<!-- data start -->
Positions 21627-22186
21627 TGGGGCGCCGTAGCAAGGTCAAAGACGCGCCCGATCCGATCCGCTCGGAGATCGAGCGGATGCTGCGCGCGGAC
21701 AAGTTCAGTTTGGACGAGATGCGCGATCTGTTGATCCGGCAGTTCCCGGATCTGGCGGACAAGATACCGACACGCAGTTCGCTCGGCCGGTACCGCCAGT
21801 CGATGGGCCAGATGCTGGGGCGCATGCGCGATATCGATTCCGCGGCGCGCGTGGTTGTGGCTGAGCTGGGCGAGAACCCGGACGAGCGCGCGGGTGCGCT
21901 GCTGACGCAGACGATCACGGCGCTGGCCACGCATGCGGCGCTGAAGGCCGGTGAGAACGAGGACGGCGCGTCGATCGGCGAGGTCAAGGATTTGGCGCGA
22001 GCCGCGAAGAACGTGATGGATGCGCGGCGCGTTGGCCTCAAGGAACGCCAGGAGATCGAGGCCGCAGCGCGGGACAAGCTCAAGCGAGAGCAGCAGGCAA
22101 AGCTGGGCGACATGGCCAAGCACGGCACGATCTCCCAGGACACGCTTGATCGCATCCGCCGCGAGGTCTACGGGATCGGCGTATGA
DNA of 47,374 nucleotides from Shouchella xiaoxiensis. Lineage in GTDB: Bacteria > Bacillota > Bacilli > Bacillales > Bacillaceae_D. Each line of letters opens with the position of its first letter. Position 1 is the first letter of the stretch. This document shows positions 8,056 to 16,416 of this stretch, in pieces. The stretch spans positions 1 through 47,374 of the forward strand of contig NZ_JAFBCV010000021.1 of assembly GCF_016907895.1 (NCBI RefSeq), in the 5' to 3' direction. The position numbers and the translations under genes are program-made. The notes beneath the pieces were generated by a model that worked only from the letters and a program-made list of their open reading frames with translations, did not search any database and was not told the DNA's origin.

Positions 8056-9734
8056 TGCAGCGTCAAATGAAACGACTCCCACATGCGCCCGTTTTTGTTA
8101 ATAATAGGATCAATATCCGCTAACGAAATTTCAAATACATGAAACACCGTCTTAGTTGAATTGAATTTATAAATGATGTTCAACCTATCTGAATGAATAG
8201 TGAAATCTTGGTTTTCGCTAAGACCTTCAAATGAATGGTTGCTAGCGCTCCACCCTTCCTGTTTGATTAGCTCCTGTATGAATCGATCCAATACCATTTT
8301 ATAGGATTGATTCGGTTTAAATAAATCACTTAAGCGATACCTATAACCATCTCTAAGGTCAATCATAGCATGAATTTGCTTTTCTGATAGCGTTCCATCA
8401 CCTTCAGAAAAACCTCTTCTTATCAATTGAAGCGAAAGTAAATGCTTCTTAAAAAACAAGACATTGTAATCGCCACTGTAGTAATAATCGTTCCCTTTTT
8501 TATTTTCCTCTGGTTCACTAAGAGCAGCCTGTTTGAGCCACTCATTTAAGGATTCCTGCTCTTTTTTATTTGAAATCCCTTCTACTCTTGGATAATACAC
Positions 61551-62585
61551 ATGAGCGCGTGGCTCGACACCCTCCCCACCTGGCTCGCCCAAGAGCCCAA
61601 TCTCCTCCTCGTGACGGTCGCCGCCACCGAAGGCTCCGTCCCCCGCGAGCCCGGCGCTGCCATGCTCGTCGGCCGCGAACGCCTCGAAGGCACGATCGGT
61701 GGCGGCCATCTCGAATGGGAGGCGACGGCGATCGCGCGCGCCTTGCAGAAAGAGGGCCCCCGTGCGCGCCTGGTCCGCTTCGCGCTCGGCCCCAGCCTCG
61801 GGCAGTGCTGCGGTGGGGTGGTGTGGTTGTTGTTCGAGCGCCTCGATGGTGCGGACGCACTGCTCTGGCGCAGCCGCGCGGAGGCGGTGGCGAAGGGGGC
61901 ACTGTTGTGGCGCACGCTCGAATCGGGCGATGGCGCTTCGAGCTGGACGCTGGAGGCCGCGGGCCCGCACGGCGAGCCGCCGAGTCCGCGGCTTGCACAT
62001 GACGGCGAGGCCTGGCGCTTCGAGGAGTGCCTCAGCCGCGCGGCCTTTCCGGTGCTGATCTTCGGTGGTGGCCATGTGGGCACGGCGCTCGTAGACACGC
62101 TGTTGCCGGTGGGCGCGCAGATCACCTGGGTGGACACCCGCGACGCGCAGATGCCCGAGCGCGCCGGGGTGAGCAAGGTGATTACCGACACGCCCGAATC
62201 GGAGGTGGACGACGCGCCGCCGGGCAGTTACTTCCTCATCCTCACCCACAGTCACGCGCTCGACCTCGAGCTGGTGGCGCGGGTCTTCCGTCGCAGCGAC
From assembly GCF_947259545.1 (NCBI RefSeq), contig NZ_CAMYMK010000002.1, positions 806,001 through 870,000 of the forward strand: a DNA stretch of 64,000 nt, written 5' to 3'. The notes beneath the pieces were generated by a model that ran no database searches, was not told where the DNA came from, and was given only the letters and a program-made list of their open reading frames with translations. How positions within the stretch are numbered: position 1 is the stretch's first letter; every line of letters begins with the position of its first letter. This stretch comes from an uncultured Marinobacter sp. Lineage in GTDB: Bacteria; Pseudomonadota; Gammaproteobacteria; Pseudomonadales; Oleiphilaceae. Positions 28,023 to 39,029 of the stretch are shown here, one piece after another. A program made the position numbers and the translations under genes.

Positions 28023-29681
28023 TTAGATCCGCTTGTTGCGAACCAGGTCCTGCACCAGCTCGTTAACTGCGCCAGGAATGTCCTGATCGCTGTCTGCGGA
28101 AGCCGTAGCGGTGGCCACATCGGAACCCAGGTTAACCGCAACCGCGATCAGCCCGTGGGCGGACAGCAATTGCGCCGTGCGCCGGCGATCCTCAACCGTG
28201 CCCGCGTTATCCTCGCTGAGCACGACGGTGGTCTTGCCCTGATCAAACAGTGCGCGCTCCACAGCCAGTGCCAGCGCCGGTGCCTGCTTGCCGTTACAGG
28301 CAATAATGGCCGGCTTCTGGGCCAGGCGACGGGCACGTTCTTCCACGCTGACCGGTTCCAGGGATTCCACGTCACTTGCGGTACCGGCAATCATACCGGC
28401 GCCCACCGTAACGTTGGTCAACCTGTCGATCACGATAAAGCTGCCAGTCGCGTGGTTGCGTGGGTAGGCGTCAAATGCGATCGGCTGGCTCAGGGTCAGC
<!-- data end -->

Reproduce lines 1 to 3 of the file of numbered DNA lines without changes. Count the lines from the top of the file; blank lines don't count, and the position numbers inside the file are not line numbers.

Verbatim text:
Positions 21627-22186
21627 TGGGGCGCCGTAGCAAGGTCAAAGACGCGCCCGATCCGATCCGCTCGGAGATCGAGCGGATGCTGCGCGCGGAC
21701 AAGTTCAGTTTGGACGAGATGCGCGATCTGTTGATCCGGCAGTTCCCGGATCTGGCGGACAAGATACCGACACGCAGTTCGCTCGGCCGGTACCGCCAGT